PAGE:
Understand and participate in the pathology team.
Demonstrate collegial and professional relationships with all pathologist staff and residents, laboratory technicians and clerical staff.
Establish interaction with radiology team for patient-centered diagnosis and management.
Relate to the importance of clinical assessment for interpretation of imaging.
Allocate time efficiently during self-learning in the laboratory.
Learn to use resources effectively to balance patient care, learning needs, and outside activities.
Utilize resources effectively Allocate finite health care resources wisely.
Work effectively and efficiently in a health care organization.
Recognize the importance of adequate imaging choice in the context of limited health resources.
Recognize the health risks involved in the different pathology encounter during the rotation by reviewing the patients’ medical records.
Develop the ability to explain the risks and benefits of different imaging modalities to their patients, as well as to guide the choice for interventional radiological procedures when appropriate.
Read around the cases seen during the rotation.
Seize learning opportunities while on service, look up textbooks and literatures.
Read scientific literature critically.
Read about the pathology of common diseases of Otolaryngology-Head and Neck surgery.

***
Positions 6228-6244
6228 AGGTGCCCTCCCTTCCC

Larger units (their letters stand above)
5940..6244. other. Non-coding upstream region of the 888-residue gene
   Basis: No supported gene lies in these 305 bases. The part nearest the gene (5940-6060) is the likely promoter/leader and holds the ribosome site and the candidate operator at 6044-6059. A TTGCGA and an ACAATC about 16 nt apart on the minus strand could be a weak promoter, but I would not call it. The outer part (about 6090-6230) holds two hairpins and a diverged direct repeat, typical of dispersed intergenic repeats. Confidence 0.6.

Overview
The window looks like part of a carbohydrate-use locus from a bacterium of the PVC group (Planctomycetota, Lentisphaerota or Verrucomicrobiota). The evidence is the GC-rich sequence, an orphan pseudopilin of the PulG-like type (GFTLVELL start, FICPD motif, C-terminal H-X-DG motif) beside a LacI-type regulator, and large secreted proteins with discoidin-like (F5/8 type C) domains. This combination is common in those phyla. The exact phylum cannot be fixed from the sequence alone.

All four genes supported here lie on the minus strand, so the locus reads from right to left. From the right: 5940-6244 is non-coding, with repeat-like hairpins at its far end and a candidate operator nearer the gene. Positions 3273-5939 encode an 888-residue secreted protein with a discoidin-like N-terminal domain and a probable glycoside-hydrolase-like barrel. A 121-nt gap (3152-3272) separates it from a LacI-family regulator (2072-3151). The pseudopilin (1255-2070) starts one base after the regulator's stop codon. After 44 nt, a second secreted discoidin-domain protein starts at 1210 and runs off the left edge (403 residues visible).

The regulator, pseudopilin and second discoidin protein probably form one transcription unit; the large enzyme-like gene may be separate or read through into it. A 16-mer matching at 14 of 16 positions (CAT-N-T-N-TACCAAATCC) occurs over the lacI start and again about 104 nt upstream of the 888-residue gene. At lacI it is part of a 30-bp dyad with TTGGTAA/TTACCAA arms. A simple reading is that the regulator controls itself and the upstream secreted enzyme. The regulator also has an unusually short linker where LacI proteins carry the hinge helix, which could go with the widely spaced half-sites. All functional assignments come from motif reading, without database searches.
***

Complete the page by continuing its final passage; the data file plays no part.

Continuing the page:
Participate in academic rounds and other educational outlets of the department of pathology.
Read around the cases seen during the rotation
Continue self-education pertaining to current radiological technologies and their impact on current and future practice of Otolaryngology-Head and Neck surgery.
Deliver highest quality care with integrity, honesty and compassion.
Exhibit appropriate personal and interpersonal professional behaviours.
Practise medicine ethically consistent with obligations of a physician.
Recognize one’s own limitations, correct these where appropriate, and seek assistance otherwise.
Seek out and act on constructive criticism.
Pursue a balanced life-style.
Have an appreciation of the crucial role of the anatomical pathologist in providing quality patient care.
Commit to high professional standard, recognizing the importance for otolaryngologists and head and neck surgeons to be able to interpret scans and to correlate clinical findings and radiological assessment.
Halifax course review documents
Batsakis John: Tumors of the Head and Neck
Wenig Bruce: Atlas of the Head and Neck Pathology 2008 on line
Shah Jatin: Cancer of the Head and Neck 2001 on line
Armed Forces Institute of Pathology, Thackray and Lucas: Tumors of the Major Salivary Glands
Armed Forces Institute of Pathology, Hyams and al: Tumors of the Upper Respiratory Tract and Ear
Hermans R: Head and Neck Cancer Imaging on line
Harnsberger: Handbook of Head and Neck Imaging
Approved March 9, 2010
Revised March 6, 2010
Revised September 1, 2013
Revised March 19, 2014.